In 2005 Ron Mayers attacked and sexually assaulted a stranger who was alone inside a shop in a commercial plaza. The shop was not open for business at the time. Mr. Mayers entered the shop and confirmed the victim was alone. He then closed the door so that she could not leave, dragged the victim into a back room, and started to pull off her clothes. He tore her bra and exposed her breasts. He held a knife to her throat and forced her to perform oral sex on him. Later he forced her to lie on the floor with objects piled on her back while he searched the business for money. He stole some cash from her wallet and fled the scene. Mr. Mayers discarded a wad of tissues near the scene, which was found to contain the victim’s vomit and his semen. While being seen by paramedics the victim vomited, and her vomit was found to contain Mr. Mayers’ semen.
At trial Mr. Mayers brought an application to prohibit the Crown from cross-examining him on his criminal record pursuant to R v Corbett,  1 SCR 670, 1988 CanLII 80 (SCC).
Mr. Mayers has an extensive criminal record. He had been released from prison less than three months before this crime. His criminal record includes two sexual assault convictions that were entered about three or four years before this trial. In the Corbett application he sought to have most of his criminal record redacted for the purpose of cross-examination, including the two sexual assault convictions.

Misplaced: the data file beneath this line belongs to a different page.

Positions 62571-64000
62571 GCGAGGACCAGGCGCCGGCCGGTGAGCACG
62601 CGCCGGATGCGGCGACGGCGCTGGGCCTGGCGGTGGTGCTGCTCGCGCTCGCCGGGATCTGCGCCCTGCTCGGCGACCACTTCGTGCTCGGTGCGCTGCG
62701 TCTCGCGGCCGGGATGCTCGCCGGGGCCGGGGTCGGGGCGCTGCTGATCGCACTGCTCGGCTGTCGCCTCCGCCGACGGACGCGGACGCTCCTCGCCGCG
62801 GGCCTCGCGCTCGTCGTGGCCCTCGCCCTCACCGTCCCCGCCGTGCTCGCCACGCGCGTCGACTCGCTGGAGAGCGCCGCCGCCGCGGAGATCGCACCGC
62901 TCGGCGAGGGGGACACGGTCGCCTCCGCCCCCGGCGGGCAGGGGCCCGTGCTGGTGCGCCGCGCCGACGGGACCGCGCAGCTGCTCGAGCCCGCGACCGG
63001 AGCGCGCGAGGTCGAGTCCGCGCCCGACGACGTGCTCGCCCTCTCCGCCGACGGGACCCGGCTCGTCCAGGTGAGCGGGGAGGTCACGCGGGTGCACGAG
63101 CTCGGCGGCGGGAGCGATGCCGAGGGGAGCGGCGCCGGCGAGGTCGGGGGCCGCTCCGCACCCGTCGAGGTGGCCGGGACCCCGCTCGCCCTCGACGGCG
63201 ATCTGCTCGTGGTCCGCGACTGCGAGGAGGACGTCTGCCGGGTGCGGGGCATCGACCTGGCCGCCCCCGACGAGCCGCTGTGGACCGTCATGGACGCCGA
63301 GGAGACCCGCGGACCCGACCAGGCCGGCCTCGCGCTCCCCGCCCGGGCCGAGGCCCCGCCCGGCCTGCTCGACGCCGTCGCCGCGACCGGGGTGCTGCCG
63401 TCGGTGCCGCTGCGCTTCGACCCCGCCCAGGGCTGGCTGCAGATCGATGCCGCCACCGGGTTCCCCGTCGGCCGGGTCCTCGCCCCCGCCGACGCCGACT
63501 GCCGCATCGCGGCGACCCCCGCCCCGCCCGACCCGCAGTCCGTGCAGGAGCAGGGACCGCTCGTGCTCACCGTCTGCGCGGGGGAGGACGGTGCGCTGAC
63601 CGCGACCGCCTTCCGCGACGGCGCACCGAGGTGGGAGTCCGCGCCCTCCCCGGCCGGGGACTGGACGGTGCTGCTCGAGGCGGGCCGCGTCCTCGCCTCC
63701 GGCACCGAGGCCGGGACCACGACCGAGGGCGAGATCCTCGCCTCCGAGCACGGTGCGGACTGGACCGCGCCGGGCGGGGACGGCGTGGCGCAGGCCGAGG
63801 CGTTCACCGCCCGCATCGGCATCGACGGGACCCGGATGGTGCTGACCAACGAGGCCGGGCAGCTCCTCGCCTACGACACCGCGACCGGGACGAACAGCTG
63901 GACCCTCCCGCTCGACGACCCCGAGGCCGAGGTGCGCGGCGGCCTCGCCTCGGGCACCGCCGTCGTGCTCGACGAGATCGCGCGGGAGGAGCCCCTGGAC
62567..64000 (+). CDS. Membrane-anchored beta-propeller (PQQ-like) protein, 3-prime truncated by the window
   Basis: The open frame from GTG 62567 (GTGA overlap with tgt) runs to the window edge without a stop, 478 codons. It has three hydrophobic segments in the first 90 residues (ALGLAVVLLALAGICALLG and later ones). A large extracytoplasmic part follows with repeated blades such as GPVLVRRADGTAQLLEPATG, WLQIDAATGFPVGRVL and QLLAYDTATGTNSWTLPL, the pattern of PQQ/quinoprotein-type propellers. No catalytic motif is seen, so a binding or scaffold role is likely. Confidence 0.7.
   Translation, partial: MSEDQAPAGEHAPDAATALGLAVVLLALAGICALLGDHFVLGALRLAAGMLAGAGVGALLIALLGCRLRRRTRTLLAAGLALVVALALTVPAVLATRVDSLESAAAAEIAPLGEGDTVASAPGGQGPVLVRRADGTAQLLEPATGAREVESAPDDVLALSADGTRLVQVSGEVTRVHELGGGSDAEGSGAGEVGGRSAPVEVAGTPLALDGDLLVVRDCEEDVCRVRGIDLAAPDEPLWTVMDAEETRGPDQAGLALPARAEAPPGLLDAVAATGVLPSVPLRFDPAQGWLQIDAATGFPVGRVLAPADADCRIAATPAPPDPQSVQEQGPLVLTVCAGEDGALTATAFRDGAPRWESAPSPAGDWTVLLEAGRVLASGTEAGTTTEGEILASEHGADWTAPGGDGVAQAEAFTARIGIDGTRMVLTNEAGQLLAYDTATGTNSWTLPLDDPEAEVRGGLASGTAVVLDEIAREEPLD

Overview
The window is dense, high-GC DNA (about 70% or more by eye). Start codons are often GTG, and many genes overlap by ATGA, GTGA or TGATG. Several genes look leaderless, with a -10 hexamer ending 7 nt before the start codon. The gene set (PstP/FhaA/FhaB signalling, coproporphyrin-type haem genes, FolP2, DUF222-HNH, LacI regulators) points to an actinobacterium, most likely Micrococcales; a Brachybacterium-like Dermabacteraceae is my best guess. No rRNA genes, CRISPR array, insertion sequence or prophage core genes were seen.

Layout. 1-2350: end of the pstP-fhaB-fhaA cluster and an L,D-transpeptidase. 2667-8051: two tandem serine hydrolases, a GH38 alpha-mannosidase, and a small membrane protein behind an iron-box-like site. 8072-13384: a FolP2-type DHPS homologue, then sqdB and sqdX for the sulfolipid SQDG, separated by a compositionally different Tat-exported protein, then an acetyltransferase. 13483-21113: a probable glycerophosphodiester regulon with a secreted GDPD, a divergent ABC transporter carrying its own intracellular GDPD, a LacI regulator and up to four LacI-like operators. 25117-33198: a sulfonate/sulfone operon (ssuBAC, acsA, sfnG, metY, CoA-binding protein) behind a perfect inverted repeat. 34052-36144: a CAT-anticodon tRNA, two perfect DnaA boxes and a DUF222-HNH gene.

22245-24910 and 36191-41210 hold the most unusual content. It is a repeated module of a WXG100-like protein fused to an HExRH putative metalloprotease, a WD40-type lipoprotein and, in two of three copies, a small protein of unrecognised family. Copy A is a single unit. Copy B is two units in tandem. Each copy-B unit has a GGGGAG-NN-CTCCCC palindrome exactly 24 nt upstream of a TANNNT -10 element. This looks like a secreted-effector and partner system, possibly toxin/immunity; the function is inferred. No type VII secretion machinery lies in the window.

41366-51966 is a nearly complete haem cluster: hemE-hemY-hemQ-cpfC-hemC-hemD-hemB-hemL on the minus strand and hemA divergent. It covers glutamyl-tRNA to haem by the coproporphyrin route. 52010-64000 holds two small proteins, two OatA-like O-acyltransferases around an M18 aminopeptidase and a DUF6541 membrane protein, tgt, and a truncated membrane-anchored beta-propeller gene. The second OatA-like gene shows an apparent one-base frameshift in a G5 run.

The trial judge dismissed the Corbett application, in part because of defence counsel’s “forceful attack” on the victim’s credibility. Regarding the sexual assault convictions, the trial judge ruled that editing was not required and a strong limiting instruction would address any prejudice.
The Court of Appeal upheld the trial judge’s ruling: R v Mayers, 2014 ONCA 474. The Court held:
R. v. Corbett,  1 S.C.R. 670, the guiding authority, instructs, at paras. 35 and 50, that trial judges should begin from the premise that juries should receive all relevant information accompanied, where necessary, by a proper and clear limiting instructions. Corbett further instructs that the discretion to keep information about an accused's criminal record from the jury should not be exercised absent clear grounds in policy or law for doing so.
Bearing in mind the approach dictated by Corbett and giving the trial judge’s ruling the appropriate deference, we cannot say that she erred in exercising her discretion against editing the appellant’s criminal record by removing the convictions for sexual assault. This ground of appeal cannot succeed. [paras 5 and 6]
In trials for sexual offences, trial judges have sometimes ruled that sexual assault convictions should be edited down to assaults, and those rulings have been upheld on appeal: R v Charbonneau, 2012 ONCA 314 (CanLII) at para 29; R v Paul, 2009 ONCA 443 (CanLII) at para 19; R v Batte, 2000 CanLII 5750 (ON CA) at para 51.
The decision in Mayers confirms that editing the accused’s convictions for sexual assault down to assault is by no means required. A strong limiting instruction can address any prejudice, even in a trial for sexual assault.